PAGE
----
ROME – Italy's agriculture minister defended his sponsorship of McDonald's new all-Italian burger Monday amid criticism that he is selling out to a multinational corporation and sacrificing Italy's culinary reputation in the process.
Minister Luca Zaia has argued that McDonald's new McItaly burger — using all Italian beef, Asiago cheese and artichoke spread — will pump (EURO)3.5 million ($4.8 million) more a month into the pockets of Italian farmers grappling with tough economic times.
But for a country that gave birth to the Slow Food movement a quarter-century ago and prides itself on its varied, delicious and healthy cuisine, Zaia's enthusiastic support of McDonald's has been hard to swallow.
It didn't help that Zaia and McDonald's executives launched the new burger last month at McDonald's flagship restaurant in Rome's historic center near the Spanish Steps, the chain's first Italian outpost.
The opening of those Golden Arches in 1986 famously inspired a relatively unknown Turin foodie, Carlo Petrini, to launch what became Slow Food — the international movement that embraces local, organic food and home cooking over fast food and the industrialized food chain.
In a recent front-page opinion piece in La Repubblica newspaper, Petrini challenged Zaia and McDonald's to back up their claims of helping Italian farmers with a kilo-by-kilo accounting of how much farmers are actually getting paid out of the deal.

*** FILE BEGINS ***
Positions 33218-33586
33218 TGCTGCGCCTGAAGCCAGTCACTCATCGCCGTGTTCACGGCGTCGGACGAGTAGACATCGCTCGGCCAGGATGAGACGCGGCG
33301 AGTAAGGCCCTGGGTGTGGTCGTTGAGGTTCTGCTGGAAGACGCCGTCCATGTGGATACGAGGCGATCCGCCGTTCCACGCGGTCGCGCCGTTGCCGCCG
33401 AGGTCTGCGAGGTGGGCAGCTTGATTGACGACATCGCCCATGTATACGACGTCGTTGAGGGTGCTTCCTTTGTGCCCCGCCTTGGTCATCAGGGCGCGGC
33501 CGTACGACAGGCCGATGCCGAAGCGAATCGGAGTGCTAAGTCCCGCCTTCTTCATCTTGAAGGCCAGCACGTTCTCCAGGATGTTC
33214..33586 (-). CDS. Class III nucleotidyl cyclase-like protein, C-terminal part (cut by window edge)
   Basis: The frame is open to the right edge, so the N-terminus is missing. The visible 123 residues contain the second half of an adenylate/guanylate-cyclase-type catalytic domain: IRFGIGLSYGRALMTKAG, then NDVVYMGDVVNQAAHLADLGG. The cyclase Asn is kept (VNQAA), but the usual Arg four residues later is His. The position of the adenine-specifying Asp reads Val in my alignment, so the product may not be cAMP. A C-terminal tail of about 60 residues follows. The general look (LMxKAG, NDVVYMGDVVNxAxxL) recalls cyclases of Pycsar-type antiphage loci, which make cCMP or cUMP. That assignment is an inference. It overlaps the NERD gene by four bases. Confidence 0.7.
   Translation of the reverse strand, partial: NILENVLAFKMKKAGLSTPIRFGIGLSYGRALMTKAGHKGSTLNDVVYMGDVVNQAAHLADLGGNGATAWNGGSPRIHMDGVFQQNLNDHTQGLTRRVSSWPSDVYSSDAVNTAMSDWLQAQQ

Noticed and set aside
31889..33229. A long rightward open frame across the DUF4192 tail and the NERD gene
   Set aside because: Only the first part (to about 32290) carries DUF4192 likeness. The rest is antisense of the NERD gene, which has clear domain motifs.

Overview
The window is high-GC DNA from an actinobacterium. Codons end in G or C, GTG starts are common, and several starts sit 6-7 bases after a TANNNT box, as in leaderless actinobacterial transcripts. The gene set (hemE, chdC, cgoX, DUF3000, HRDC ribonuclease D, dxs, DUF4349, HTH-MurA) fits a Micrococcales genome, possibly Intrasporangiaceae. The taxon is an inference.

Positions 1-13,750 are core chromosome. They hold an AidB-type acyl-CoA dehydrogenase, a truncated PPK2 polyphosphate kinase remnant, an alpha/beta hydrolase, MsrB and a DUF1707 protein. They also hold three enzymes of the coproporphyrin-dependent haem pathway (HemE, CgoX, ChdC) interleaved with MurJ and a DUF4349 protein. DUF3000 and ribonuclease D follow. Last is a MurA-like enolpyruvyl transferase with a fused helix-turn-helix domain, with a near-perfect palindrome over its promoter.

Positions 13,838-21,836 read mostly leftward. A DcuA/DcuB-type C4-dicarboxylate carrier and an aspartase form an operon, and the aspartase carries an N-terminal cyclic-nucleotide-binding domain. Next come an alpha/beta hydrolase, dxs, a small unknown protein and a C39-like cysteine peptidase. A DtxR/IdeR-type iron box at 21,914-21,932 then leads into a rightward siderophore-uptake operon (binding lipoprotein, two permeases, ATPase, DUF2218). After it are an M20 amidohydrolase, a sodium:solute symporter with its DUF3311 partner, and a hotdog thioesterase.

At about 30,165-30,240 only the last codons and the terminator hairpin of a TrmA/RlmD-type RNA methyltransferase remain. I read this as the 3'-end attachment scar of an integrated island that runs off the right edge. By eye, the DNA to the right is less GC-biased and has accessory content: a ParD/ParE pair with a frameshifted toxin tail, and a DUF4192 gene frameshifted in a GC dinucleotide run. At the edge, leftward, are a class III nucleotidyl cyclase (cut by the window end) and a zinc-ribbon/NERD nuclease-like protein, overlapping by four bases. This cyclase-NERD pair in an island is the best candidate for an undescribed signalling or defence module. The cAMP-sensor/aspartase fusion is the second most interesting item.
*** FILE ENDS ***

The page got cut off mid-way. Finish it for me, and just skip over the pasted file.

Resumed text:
And he chafed at Zaia's suggestion that the all-Italian menu would "globalize the identity of Italian agriculture."
The opposition Democratic Party has also slammed Zaia's use of an official government seal of approval for the new burger. On the McItaly's promotional material is a seal saying "Under the patronage of" the Ministry of Agriculture and Forestry — a highly coveted government endorsement that is more often seen on museum exhibits and cultural initiatives than fast-food containers.
"I think it's legitimate to ask if Minister Zaia is working for Italy or McDonald's," Nicodemo Oliverio, the top Democratic Party lawmaker in the lower Chamber of Deputies' agriculture commission, quipped Monday.
He charged that giving McDonald's such a designation creates a disparity with Italian food companies that may require Italy's antitrust authority to intervene. Zaia shot back saying the government had long been in partnership with McDonald's to promote other "Made in Italy" products such as parmesan cheese and smoked beef.
Zaia, who relentlessly courts publicity for Italy's agricultural products, has defended his partnership with McDonald's as an important new market for Italy's farmers and a way to reach young Italians who make up the bulk of McDonald's customers.
He said Monday the first week of sales — some 100,000 burgers — had exceeded expectations. In the coming weeks, a new burger featuring smoked bacon and grilled onions, as well as an all-Italian ingredient salad, will be rolled out in McDonald's 392 Italian restaurants.